Saturday, 5 March 2016

The Black Swan joined the group of Mute Swans on the bank of the Long Water near the bridge.

It's a comfortable place for swans to sit and preen, with grass and a fence to keep out dogs. Try as he may, the dominant Mute Swan pair on the Long Water can't keep them off it for long.

The Black Swan's number one girlfriend was in one of the ponds in the Italian Garden.

This is probably because she too came on to the Long Water and the dominant swan chased her in that direction. She can get out, of course, and there is another Mute Swan on the pond, an adult, to show her the way out if she doesn't know. But it's a bit of a hike to the nearest place where she can get down to the lake, and I expect to see the Black Swan back with girlfriend number two tomorrow.

The Egyptian Goose family near Bluebird Boats had lost another chick. They were sensibly keeping the four survivors under a waste bin where the gulls couldn't swoop on them.

Less sensibly, they had a pointless territorial dispute with another pair of Egyptians. The male rushed off to chase the others away, and when he came back in triumph the female walked over the meet him. It is at moments like this that the young get taken.

The other Grey Heron nest on the island had a heron in it, though it may have been one of the pair from the first nest simply using it as a place to stand while gathering twigs.

I am not absolutely sure that the first nest is occupied, but sometimes when I pass I can see a vague outline sticking just over the top. This may not even be a heron, it might be an Egyptian.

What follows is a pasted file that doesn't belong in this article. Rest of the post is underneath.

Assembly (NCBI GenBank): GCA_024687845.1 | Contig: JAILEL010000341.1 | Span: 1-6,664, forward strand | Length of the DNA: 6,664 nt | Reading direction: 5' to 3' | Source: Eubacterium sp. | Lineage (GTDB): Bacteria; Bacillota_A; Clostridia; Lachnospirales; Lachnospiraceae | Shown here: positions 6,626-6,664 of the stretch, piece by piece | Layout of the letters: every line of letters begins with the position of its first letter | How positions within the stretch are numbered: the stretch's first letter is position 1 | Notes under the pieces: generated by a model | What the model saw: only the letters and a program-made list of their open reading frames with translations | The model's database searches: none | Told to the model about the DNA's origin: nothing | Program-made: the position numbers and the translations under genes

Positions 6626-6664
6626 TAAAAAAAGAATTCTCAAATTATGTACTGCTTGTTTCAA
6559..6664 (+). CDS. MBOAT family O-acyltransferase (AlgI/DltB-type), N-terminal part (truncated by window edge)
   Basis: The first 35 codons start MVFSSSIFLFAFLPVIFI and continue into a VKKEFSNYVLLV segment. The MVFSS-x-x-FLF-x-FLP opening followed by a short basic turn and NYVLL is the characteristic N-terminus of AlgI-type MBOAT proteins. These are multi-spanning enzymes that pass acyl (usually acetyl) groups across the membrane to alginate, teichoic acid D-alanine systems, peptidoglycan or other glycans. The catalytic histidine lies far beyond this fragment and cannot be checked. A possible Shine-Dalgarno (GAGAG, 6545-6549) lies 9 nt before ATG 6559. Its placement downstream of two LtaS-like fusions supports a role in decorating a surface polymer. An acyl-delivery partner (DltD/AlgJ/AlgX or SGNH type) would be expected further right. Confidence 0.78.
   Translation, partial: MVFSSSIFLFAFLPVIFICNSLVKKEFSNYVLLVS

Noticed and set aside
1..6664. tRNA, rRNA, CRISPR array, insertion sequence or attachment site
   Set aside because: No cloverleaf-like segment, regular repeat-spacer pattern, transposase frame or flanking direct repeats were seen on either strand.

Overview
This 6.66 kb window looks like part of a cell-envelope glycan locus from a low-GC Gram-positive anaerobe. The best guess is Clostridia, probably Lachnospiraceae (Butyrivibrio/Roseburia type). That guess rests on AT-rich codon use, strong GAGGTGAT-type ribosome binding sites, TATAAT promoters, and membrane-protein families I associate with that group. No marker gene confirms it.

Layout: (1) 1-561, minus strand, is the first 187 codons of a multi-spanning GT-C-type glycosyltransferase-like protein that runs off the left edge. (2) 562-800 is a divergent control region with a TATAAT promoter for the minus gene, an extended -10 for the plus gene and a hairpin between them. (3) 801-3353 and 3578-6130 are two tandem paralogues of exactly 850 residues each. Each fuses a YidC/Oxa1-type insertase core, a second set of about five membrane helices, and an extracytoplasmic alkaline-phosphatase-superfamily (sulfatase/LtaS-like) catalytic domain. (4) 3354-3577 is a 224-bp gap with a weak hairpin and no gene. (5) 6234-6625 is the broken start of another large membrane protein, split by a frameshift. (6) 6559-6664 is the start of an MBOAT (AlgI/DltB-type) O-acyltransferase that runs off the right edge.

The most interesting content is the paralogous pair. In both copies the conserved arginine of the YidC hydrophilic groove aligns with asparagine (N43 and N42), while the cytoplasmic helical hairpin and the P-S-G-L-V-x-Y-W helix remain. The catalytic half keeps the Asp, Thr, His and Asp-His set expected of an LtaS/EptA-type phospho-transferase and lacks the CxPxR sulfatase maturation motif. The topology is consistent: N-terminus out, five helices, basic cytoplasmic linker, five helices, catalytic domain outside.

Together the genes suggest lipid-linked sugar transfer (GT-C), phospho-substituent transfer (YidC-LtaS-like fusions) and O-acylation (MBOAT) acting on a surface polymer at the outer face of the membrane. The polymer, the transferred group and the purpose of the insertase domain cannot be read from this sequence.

Another Heron was looking almost invisible in the reeds on the little artificial island in the Long Water.

They are not as well camouflaged as Bitterns, which have the colour and pattern of the reeds and stand with their heads pointing up, but they do quite well.

There were two pairs of Mandarins at Peter Pan.

Pied Wagtails are not worried by breaking waves. They just sprint out of the way.

The pair of Dunnocks in the leaf yard were chasing each other about. This one stayed still just long enough for a picture.

This Treecreeper was very near the place on the east side of the Long Water where I saw one a few days ago. There must be a nest here.

Just along the path, one of the young rabbits had come out into the clearing opposite Rudolf Steiner's bench. They are growing up fast.


  1. Have Bittern's ever been seen in the park?
    I saw one at WWT Barnes a few weeks ago, and I wondered whether they had ever diverted to here?

    1. No, never. For questions like this, see the right hand column of the blog.

  2. On Saturday afternoon I saw the Black Swan join a large group of swans and ducks being fed on the north side of the Dell restaurant. It was half-snapped at by a young female, fully white-feathered, and retreated a bit; came back and was snapped and hissed at by a similar-aged young male swan, and then gave up and swam off. This is so completely unlike the behaviour of this animal to date I rather suspect we're in one of those films centring around the substitution of identical twins...

    1. Suppose he can't always bully the others. But he was his usual self today, barging adult Mute Swans out of the way. He is not as aggressive as when he first arrived, though, when his conduct was monstrous.